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CMH CEO offers assurances on facility

SoVaNow.com / September 23, 2020


The future use of the old Community Memorial Healthcenter site on Buena Vista Circle in South Hill remains unclear, but hospital officials say it will not be turned into a long-term care facility.

Speaking to members of the South Hill Town Council on Monday, Sept. 14, Scott Burnett, CEO of VCU Health Community Memorial Hospital (CMH) said despite claims to the contrary, the property has not been abandoned. CMH continues to maintain and use the buildings and grounds.

As part of its pandemic readiness, CMH retrofitted several areas in the building for COVID-19 patients. The old laundry facility is used to launder reusable personal protective equipment and the former administration building houses pharmacy and medical students rotating through the hospital during their training.

CMH still operates its long-term care facility, The Hundley Center, out of that property though plans exist to move The Hundley Center closer to the current hospital on the north end of South Hill.

Burnett spoke before South Hill Town Council to update members on the future use for the old hospital building located in the middle of a residential neighborhood in South Hill.

He said he was aware that members of Council had “expressed concerns” about the lack of progress on adapting, selling or demolishing the site following the relocation of the hospital to its new facility.

Council member Joseph Taylor noted he campaigned on a promise to find a new use for what he described as the vacant building in the middle of South Hill, and Councilman Gavin Honeycutt said the number one question he received while collecting 160 signatures to run for his seat was “what will happen to the old hospital.”

Burnett said the focus of VCU and the CMH board over the past three years has been on completing the new facility and consolidating clinics and practices in new sites closer to the new hospital. Since 2017 when VCU Health Community Memorial Health opened the doors to its new facility, Burnett said 150 new jobs have been added to the local employment rolls, equaling $9.9 million in salaries being put into the community. They also opened two new specialty clinics, with two more under development.

Prior to the pandemic, VCU Health System looked at several options for the old property including turning it into an educational facility. When the COVID-19 pandemic began, CMH spent time and money to outfit the former hospital to treat COVID-19 patients.

While the site has not been needed for overflow COVID-19 patients, Burnette stressed that the buildings have not been abandoned. Part of the facility is equipped to treat 130 inpatients infected with the virus. The old laundry facility is still being used to launder the reusable PPE, masks and gowns, provided to the hospital by Virginia Quilting Company in La Crosse. The Hundley Center is still operating out of the building at 125 Buena Vista Circle in South Hill.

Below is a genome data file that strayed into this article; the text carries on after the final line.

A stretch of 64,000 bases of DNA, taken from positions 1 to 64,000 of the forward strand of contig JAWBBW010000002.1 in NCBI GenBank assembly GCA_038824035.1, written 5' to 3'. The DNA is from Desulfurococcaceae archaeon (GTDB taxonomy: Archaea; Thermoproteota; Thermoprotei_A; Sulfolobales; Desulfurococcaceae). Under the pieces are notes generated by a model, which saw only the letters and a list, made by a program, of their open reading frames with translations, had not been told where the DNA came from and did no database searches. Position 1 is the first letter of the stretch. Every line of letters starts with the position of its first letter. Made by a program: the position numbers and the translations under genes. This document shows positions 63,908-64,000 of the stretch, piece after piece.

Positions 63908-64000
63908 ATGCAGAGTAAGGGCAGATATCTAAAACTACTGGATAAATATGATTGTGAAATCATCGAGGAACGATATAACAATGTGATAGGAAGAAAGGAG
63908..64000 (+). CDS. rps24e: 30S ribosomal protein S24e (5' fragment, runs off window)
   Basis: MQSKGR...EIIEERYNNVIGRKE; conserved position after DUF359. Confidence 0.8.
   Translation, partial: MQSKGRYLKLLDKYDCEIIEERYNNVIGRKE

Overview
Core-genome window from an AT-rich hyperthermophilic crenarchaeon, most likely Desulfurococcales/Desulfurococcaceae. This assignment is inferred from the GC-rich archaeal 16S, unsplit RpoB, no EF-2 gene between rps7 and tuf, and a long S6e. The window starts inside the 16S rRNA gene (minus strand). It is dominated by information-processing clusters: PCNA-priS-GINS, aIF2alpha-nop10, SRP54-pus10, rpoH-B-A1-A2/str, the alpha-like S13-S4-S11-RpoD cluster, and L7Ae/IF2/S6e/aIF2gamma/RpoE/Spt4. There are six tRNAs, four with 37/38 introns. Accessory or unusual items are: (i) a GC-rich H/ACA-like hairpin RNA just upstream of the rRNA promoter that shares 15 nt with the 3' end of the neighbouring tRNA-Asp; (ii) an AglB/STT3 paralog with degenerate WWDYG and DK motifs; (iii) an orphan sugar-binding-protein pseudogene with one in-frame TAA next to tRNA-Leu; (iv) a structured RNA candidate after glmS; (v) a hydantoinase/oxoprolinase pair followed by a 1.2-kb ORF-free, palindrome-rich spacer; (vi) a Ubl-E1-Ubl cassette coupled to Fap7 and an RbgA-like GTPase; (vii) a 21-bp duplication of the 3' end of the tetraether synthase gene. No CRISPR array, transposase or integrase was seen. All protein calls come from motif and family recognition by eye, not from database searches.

With 25 percent of CMH’s inpatients infected with the virus, on average, and another 10 to 15 percent of patients at the Emergency Room showing signs of the virus, Burnett said the hospital has no plans to decommission the COVID-19 unit until the pandemic is passed or under control.

“If anyone can tell me when that is, please tell me. I would love to know,” he said.

More recently, the former administration building known as the Pavilion has been converted into dorm space for physical therapists, medical residents, nursing students, pharmacy students and others who are rotating through the hospital as part of their training, Burnett said.

He said CMH is one of the few medical facilities that did not layoff or furlough staff during the pandemic even though revenues were down. He implied that lost revenue coupled with ongoing expenses has left the hospital without the resources needed to adapt the old building for a new use at this time.

Burnett delivered a strong message to Town Council when discussing whether it was appropriate for the town to form a committee to consider options for the site. “Let me be perfectly clear, it is not within the town’s purview to set up a committee. That is private property.” Burnett said if the town had suggestions for the future use of the hospital building, they should share them with him. “I am open to viable suggestions for uses.”

He further explained that as long as the coronavirus pandemic continues, nothing will be done with the building.

Burnett repeatedly said, “I’m a man of my word,” when pressed about a timeline for redeveloping the property. He said he promised in 2014 when the decision to relocate CMH was first announced, that he and the hospital board would not leave the town with an empty building. If a use cannot be found, the hospital would demolish the facility and allow the property to be rezoned for residential use, Burnett said.



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